While both systems feature outdoor condenser units and use energy to transfer heat from one place to another, they differ in one significant way: air conditioners only cool your home, while heat pumps provide both heating and cooling.
Here are some of the key benefits to each system:
A properly sized, well-maintained heat pump operating in moderate temperatures could pay for itself in the savings of heating costs alone over the course of a season – meaning you get air cooling essentially for free. However, when temperatures dip well below freezing, a heat pump must rely on a backup heat source – either electric coils within the unit or a separate furnace – to handle heating duties. When it operates this way, a heat pump’s efficiency can drop significantly.
Of course both of these systems require ductwork; if you own an older home that lacks ductwork, a ductless mini-split system can be a great way to go, offering better performance, more flexibility, better air quality, and fewer hassles than window A/C units. Contact us to learn more about these high efficiency zone cooling solutions.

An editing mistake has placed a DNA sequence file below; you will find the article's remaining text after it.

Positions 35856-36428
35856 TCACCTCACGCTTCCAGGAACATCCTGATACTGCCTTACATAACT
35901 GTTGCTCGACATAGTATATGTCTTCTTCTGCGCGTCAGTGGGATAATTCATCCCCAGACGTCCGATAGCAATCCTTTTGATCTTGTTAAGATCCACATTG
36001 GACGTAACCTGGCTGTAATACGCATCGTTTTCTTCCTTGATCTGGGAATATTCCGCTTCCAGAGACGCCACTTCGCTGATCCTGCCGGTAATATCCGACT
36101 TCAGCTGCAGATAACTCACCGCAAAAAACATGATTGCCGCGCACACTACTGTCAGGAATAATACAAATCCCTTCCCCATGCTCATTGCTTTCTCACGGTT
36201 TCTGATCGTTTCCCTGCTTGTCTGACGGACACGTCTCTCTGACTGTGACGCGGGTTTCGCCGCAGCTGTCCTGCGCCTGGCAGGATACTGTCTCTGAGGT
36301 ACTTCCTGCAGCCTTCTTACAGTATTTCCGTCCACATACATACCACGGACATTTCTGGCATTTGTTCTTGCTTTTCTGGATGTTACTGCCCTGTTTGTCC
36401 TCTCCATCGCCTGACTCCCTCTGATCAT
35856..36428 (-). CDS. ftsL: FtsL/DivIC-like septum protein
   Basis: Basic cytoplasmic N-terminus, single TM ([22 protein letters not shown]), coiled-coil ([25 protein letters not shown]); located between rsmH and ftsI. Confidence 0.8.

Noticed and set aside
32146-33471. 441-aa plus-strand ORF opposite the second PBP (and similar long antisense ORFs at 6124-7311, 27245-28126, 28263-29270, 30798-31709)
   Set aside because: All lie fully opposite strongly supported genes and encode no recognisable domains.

Choosing between a heat pump and an air conditioner can often be a matter of preference: we can help you sort through your choices to make the one that’s best for you. The far more important consideration is to hire an air conditioning contractor who can install your cooling system so it delivers the best performance possible, and who will provide maintenance service that keeps your system running well for years to come.
At Jennings Oil & Propane, we’re cooling system experts who will help you choose a system that matches your space and budget, install it so it operates efficiently and promotes proper airflow, and maintain it so it will run reliably no matter what our Connecticut summers demand of it.
Need help deciding what cooling system is right for your home? Contact us today for a FREE, no obligation estimate – and don’t forget to ask us about Energize Connecticut incentives that can save you up to $500 on your purchase!